In WW I aviation, no individual attracts more attention than Manfred Freiherr von Richthofen. He is not only the best-known of WW I Germany’s aces, but of ALL fighter pilots. He set the bar of achievement not only due to his eighty confirmed victories, but as the leader of Jasta 11, then as commander of the “Flying Circus,” JG 1. Who can say why he was and is so popular? He certainly had charisma, not only with his pilots but with the German people. He was every bit a “Rock Star” of his day. He was stopped in the streets by men and women who wanted his autograph. He wrote a best-selling autobiography while recuperating from injuries sustained the first time he was shot down (although he never truly recovered). His company was sought out by many military commanders and royals, including his Kaiser. It was all part of the magic that swirled around him. His death on 21 April 1918 did nothing to end the legend. If anything, it enhanced it. WW II’s Luftwaffe named a fighter unit after him, a practice that has continued to this day. Items pertaining to von Richthofen are extremely popular among collectors ninety years after his death. Sanke postcards can often fetch more than one hundred dollars. Any small item that relates to him can command serious money.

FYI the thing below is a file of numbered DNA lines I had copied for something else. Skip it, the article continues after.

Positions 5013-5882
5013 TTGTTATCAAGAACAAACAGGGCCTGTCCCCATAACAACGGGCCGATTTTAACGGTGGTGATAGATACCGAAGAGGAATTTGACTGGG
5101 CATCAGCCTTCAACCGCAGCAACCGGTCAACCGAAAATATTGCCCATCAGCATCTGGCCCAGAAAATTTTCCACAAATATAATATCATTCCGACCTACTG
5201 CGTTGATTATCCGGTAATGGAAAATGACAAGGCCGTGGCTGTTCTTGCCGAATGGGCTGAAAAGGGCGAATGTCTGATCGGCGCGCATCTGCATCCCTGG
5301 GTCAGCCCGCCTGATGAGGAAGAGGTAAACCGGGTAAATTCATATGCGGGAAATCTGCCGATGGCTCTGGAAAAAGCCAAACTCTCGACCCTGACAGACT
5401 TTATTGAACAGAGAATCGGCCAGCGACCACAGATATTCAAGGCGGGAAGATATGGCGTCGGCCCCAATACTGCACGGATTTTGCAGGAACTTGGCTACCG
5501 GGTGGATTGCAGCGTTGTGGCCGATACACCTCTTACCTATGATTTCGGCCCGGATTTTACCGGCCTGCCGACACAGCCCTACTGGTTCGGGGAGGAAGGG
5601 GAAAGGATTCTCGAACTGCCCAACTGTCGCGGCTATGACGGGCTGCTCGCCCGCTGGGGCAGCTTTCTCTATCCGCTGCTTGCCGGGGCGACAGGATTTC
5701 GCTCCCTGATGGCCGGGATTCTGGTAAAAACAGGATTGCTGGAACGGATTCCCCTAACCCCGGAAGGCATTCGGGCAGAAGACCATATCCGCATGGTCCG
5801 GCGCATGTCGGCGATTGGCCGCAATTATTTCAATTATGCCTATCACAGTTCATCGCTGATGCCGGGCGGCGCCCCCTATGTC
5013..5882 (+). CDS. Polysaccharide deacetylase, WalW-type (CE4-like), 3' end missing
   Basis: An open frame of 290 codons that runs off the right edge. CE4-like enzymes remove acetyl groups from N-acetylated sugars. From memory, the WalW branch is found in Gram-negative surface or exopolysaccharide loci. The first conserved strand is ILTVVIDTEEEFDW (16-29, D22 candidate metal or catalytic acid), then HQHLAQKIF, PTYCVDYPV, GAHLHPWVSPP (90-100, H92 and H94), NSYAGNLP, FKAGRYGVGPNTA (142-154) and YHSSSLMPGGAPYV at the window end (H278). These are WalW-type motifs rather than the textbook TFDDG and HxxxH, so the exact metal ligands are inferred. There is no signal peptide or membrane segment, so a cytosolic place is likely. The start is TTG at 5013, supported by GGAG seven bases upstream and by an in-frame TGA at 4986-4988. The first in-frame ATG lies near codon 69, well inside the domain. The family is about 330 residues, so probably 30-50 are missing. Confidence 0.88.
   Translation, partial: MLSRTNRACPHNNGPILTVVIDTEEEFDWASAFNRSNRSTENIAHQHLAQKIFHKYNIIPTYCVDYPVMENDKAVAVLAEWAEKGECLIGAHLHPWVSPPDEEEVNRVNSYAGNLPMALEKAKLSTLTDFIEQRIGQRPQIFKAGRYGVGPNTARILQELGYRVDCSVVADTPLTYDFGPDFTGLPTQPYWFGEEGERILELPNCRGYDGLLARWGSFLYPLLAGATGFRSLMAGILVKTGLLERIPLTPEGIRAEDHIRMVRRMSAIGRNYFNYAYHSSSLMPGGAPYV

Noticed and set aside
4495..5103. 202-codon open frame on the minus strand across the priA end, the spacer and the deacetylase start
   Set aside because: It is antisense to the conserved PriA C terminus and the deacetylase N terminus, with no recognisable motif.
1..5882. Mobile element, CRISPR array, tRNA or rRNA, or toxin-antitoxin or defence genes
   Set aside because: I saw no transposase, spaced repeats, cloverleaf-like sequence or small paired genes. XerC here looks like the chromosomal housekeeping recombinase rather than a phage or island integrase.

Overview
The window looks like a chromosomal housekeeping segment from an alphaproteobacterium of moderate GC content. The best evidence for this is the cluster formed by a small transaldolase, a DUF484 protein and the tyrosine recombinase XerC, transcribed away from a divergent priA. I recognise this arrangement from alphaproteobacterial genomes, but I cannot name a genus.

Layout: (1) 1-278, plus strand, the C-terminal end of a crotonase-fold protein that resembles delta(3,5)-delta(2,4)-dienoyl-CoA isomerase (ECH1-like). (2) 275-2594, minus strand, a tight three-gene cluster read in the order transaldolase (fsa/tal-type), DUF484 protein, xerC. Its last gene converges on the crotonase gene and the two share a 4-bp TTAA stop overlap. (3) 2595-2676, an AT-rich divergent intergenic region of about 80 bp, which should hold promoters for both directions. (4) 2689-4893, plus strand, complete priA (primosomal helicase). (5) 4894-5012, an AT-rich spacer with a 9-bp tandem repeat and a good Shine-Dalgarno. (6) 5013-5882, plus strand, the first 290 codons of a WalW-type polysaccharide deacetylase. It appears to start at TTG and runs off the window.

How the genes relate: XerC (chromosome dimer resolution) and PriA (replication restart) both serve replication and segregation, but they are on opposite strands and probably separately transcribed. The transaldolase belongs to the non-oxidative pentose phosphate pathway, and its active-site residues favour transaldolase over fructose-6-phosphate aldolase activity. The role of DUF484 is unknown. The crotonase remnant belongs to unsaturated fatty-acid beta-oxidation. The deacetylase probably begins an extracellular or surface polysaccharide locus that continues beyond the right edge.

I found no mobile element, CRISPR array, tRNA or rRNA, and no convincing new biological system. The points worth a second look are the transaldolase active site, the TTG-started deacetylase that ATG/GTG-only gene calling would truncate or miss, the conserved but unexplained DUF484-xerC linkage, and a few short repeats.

Today we are both excited and pleased to be offering an amazing artifact connected to this famous young man. It is what I would term a “half-sized” bust of our hero. It is “half-sized” in that it is not life-sized. It stands 15″ tall, 8″ wide, and 5″ deep. His head alone measures 8″ x 6″ x 6 ½” (at the nose). I believe it is made of bisque (i.e., unglazed) porcelain. The great man is wearing his leather flight helmet. Pushed up on his forehead are his goggles. Below his chin and suspended from a ribbon is his over sized Orden Pour le Mérite. (He proudly wore it from January 1917 until his death in April 1918). As is the custom with busts, his chest is cut in a “V” pattern that eliminates his arms. The bust stands on a circular base that is 2 ½” tall and 6″ in diameter at the base. On the base is a line of text reading “Roter Baron.” A second line states “Manfred v. Richthofen.” The base’s reverse lists his birth and death years (1892-1918). The bust is amazingly detailed. His eyebrows are clearly delineated, as are the pupils of his eyes. His nose and lips are handsomely detailed. The base’s bottom bears a hallmark for Südgau Porzelanmanufaktur. I had a very well versed collector of statues, busts, and royalty plates examine it. He is quite impressed with the bust’s quality and execution. His opinion is that the bust was created between in the 1920’s or 1930’s. He and I are not certain for what purpose it was created or how many examples may have existed. His final remark to me following his examination was that he could only remember seeing one like it in the past. The bust comes from an old and trusted former East German source who occasionally finds me amazing pieces. Needless to say, this would make a centerpiece for any collection. Its overall condition is excellent. It shows just enough soiling and honest age to give one a level of comfort.